Cohrdes, C., Wrzus, C., Frisch, S., and Riediger, M. (2017). Tune yourself in: valence and arousal preferences in music-listening choices from adolescence to old age. Develop. Psychol. 53, 1777–1794. doi: 10.1037/dev0000362

PubMed Abstract | CrossRef Full Text | Google Scholar

Delsing, M. J. M. H., ter Bogt, T. F. M., Engels, R. C. M. E., and Meeus, W. H. J. (2008). Adolescents' music preferences and personality characteristics. Euro. J. Person. 22, 109–130. doi: 10.1002/per.665

CrossRef Full Text | Google Scholar

DeNora, T. (2000). Music in Everyday Life. Cambridge, NY: Cambridge UniversityPress.

Google Scholar

Derksen, S., and Keselman, H. J. (1992). Backward, forward and stepwise automated subset selection algorithms: frequency of obtaining authentic and noise variables. Br. J. Math. Stat. Psychol. 45, 265–282. doi: 10.1111/j.2044-8317.1992.tb00992.x

CrossRef Full Text | Google Scholar

Enders, C. K., and Tofighi, D. (2007). Centering predictor variables in cross-sectional multilevel models: a new look at an old issue. Psychol. Methods 12, 121–138. doi: 10.1037/1082-989X.12.2.121

PubMed Abstract | CrossRef Full Text | Google Scholar

Ferwerda, B., Yang, E., Schedl, M., and Tkalcic, M. (2015). “Personality traits predict music taxonomy preferences,” in Proceedings of the 33rd Annual ACM Conference on Human Factors in Computing Systems (Seoul), 2241–2246.

Google Scholar

Fleeson, W. (2007). “Using experience sampling and multilevel modeling to study person-situation interactionist approaches to positive psychology,” in Series in Positive Psychology. Oxford Handbook of Methods in Positive Psychology, eds A. D. Ong, V. Dulmen, H. M. Manfred (Oxford, NY: Oxford University Press), 501–514.

Google Scholar

Fleeson, W., and Noftle, E. (2008). The end of the person–situation debate: an emerging synthesis in the answer to the consistency question. Soc. Person. Psychol. Compass 2, 1667–1684. doi: 10.1111/j.1751-9004.2008.00122.x

CrossRef Full Text | Google Scholar

Flom, P. L., and Cassell, D. L. (2007). “Stopping Stepwise: Why stepwise and similar selection methods are bad, and what you should use,” in NESUG Proceedings. (Baltimore, MD).

Google Scholar

Gardikiotis, A., and Baltzis, A. (2012). ‘Rock music for myself and justice to the world!’: musical identity, values, and music preferences. Psychol. Music 40, 143–163. doi: 10.1177/0305735610386836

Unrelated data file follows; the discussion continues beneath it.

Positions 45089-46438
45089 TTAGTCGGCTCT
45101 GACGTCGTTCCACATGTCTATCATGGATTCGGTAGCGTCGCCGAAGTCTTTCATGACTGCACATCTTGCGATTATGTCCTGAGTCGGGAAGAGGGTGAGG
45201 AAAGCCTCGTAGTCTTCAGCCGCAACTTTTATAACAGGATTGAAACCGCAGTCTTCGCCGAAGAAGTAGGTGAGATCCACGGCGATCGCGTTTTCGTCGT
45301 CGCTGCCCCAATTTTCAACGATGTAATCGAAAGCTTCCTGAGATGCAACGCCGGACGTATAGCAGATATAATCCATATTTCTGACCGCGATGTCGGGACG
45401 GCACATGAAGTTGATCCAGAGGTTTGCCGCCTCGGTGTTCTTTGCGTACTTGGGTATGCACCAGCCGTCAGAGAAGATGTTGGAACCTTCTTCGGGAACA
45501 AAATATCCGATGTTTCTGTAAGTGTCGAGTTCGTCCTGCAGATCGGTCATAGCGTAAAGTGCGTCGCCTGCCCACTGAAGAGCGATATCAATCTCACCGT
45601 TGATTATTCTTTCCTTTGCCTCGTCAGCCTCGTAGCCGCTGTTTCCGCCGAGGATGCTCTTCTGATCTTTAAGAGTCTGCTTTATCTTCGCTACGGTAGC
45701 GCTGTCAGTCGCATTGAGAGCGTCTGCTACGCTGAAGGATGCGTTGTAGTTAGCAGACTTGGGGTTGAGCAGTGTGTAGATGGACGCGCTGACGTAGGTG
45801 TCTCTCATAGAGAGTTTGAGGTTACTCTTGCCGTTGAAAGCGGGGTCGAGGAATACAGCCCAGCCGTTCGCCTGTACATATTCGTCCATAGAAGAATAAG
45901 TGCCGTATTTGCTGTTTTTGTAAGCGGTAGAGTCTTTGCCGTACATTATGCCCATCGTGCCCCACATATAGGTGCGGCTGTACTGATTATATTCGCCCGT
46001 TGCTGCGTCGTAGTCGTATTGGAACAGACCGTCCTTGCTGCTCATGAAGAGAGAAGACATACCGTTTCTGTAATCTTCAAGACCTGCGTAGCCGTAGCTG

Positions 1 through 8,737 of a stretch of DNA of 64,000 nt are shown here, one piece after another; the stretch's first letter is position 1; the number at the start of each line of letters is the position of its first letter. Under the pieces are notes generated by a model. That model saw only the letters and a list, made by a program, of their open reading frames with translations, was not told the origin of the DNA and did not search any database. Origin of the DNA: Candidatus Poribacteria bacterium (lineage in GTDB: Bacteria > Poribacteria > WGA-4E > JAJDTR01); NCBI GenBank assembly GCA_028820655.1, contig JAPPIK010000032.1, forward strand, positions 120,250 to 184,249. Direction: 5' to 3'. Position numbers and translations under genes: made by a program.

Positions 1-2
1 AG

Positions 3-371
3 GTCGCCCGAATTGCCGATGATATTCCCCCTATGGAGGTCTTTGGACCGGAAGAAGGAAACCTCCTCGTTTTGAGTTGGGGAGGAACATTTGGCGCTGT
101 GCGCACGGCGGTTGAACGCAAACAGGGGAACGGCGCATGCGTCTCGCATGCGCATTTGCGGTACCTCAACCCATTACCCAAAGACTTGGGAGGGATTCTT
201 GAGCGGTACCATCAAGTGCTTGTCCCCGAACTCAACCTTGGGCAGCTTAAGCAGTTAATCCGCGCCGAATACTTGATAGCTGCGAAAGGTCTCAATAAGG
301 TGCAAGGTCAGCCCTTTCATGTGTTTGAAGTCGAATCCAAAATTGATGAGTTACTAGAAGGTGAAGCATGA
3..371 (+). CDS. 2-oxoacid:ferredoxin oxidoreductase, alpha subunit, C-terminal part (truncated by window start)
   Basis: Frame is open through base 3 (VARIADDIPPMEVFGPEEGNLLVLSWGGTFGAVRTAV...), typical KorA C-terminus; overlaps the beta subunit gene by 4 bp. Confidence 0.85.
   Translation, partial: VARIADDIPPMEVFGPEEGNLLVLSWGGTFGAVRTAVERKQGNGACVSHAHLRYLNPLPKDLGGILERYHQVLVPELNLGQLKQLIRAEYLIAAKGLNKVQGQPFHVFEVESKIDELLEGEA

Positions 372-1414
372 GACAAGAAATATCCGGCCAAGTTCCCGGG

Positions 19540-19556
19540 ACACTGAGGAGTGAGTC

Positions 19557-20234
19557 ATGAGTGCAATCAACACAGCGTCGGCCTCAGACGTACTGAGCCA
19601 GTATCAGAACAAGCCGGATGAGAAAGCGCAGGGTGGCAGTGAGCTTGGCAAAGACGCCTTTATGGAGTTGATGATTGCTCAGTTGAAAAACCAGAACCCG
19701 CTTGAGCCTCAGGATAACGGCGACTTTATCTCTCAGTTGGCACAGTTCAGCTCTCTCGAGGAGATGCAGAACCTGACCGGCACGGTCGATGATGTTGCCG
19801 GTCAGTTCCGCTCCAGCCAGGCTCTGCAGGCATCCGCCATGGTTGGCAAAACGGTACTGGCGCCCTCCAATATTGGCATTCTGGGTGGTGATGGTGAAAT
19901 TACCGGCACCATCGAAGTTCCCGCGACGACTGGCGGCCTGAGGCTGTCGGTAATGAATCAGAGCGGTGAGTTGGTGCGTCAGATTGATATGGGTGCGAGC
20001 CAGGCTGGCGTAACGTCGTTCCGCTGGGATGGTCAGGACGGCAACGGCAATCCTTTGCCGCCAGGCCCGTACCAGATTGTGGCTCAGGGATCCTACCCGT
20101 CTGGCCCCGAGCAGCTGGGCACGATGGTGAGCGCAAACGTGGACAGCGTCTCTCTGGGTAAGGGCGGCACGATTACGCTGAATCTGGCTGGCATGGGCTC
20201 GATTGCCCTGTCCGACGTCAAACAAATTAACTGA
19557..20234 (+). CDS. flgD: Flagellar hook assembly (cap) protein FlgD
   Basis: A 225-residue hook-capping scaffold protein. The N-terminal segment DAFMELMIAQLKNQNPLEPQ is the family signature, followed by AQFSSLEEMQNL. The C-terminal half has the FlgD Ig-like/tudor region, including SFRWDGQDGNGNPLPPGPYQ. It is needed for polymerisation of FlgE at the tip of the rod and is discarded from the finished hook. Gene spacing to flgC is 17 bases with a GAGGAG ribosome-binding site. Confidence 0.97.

CrossRef Full Text | Google Scholar

Gesellschaft für Konsumforschung (2017). Umsatz mit Smartphones Weltweit in den Jahren 2013 bis 2016 und eine Prognose für 2017 (in Milliarden US-Dollar). Wolrdwide revenue of smartphones from 2013−2016 and a prognosis for 2017 (in billion USD).

Greasley, A., Lamont, A., and Sloboda, J. (2013). Exploring musical preferences: An in-depth qualitative study of adults' liking for music in their personal collections. Qual. Res. Psychol. 10, 402–427. doi: 10.1080/14780887.2011.647259

CrossRef Full Text | Google Scholar

Greasley, A. E., and Lamont, A. (2011). Exploring engagement with music in everyday life using experience sampling methodology. Musicae Sci. 15, 45–71. doi: 10.1177/1029864910393417

CrossRef Full Text | Google Scholar

Greb, F. (2018). Determinants of Music-Selection Behavior: Development of a Model. Dissertation, Technische Universität Berlin, Berlin.

Greb, F., Schlotz, W., and Steffens, J. (2018a). Personal and situational influences on the functions of music listening. Psychol. Music 46, 763–794. doi: 10.1177/0305735617724883

CrossRef Full Text | Google Scholar

Greb, F., Steffens, J., and Schlotz, W. (2018b). Understanding music-selection behavior via statistical learning: using the percentile-Lasso to identify the most important factors. Music Sci. 1, 1–17. doi: 10.1177/2059204318755950

CrossRef Full Text | Google Scholar

Greenberg, D. M., Baron-Cohen, S., Stillwell, D. J., Kosinski, M., and Rentfrow, P. J. (2015). Musical preferences are linked to cognitive styles. PLoS ONE 10:e0131151. doi: 10.1371/journal.pone.0131151

PubMed Abstract | CrossRef Full Text | Google Scholar

Groll, A. (2017). Glmmlasso: Variable Selection for Generalized Linear Mixed Models by l1-Penalized Estimation. R package version 1.5.1. Available online at:

Groll, A., and Tutz, G. (2014). Variable selection for generalized linear mixed models by L 1-penalized estimation. Stat. Comput. 24, 137–154. doi: 10.1007/s11222-012-9359-z

CrossRef Full Text | Google Scholar

Hektner, J. M., Schmidt, J. A., and Csikszentmihalyi, M. (2007). Experience Sampling Method: Measuring the Quality of Everyday Life. Thousand Oaks, CA: Sage Publications.

Google Scholar